In the crowded scene of Tuareg guitarists, Mdou Moctar stands apart from his peers. Playing in the repertoire of desert guitar popularized by groups like Tinariwen and Bombino, Mdou is pushing the boundaries of the genre with a unique personal sound. With versatile compositions and genre defying albums, Mdou’s music has been an underground success with an international following, set on redefining the sound of the desert.
Mdou Moctar hails from a small village in the Azawagh desert of Niger, a remote region steeped in religious tradition. As a child, he taught himself to play the a homemade guitars, cobbled together out of planks of wood. It was years later before he found a “real” guitar, teaching himself in secret. In an area where guitar music was all but prohibited, he quickly rose to the status of local celebrity amongst the village youth.
In 2008 he traveled to Nigeria to record his first album “Anar.” A psychedelic reworking of the Tuareg sound, the electronic tracks featured innovative pitch bending synths, drum machines, and autotune. In 2010, he teamed up with the label and collective Sahel Sounds, releasing his first international album, “Afelan.” In 2015, he co-wrote and starred in the first ever Tuareg language film, “Rain the Color Blue with a Little Red In It,” a Saharan remake of Prince’s “Purple Rain.” In 2017, he again shifted gears to another sound with “Sousoume Tamachek,” a mellow blissed out recording evoking the calm desert soundscape, tackling religion, spirituality, and matters of the heart.
In the past years, Tuareg rock music has gotten faster. There is a preference for this new style, both in the raucous weddings of Agadez and in Berlin rock clubs. The wavering guitar solos, rapid fire drums and heavy distortion has become characteristic of the contemporary sound. Mdou takes on this challenge, but with an ear towards tradition. Rooted in traditional, with borrowed polyrhythms of traditional « takamba » and lyrics sung in the style of old nomadic poets, his guitar playing is wild and unrelenting, equal parts nomadic bard and Eddie Van Halen. Mdou Moctar and his band have toured Europe and North America, playing sold out shows from small DIY rock clubs in Portland to New York City’s Lincoln Center. His music has been featured in the BBC, The Guardian, Pitchfork, New Yorker, L.A. Weekly, NPR, Rolling Stone, Les Inrocks, and his film continues to be screened at film festivals around the world. From underground star of Niger to international film star, Mdou Moctar has undoubtedly one of the quickest rises to success.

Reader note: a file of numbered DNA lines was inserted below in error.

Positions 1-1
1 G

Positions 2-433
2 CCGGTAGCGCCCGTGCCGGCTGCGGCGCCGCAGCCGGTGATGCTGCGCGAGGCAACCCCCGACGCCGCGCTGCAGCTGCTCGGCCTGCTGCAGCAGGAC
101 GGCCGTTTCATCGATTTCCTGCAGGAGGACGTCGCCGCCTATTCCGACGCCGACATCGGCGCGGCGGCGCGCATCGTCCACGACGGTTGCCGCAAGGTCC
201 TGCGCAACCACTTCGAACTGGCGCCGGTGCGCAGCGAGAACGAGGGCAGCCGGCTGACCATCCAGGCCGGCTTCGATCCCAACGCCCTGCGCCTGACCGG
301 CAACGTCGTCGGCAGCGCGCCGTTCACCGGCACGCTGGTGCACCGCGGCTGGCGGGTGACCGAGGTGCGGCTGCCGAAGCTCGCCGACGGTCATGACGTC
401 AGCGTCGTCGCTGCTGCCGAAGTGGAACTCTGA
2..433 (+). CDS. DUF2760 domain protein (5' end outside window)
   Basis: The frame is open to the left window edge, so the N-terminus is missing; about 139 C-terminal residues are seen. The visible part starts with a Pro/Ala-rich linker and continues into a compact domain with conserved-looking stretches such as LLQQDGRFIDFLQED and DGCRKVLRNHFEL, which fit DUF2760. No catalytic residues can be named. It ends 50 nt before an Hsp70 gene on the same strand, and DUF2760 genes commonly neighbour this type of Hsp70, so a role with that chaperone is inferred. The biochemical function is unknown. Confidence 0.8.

Washington Post A Rollicking Set From Mdou Moctar at the Black Cat May 2018
Guardian The playlist: the best Middle Eastern and North African music of 2015 Dec 2015
Village Voice Guitar Great Mdou Moctar Stars in Niger’s Own Purple Rain May 2015
Rolling Stone ‘Purple Rain’ Falls on the Sahara May 2015
BBC Inspired by Jimi Hendrix and the blues Nov 2015
Liberation Purple rain du désert Mar 2015
Music from Saharan Cellphones Vol. 1 (Sahel Sounds)
Music from Saharan Cellphones Vol. 2 (Sahel Sounds)
Mdou Moctar/Brainstorm – Anar (Sahel Sounds)
Mdou Moctar – Afelan (Sahel Sounds)
Porches/Mdou Split (Seagreen Records)
Mdou Moctar – Anar (Sahel Sounds)
Mdou Moctar – Akounak Tedalat Taha Tazoughai OST (Sahel Sounds)
*The term ishumar describes those Tuareg who gave up their nomadic life and went to the surrounding neighboring states, above all to Algeria and Libya, to look for a jobs. Ishumar refers to a generation of borderliners whose living conditions have created special strategies.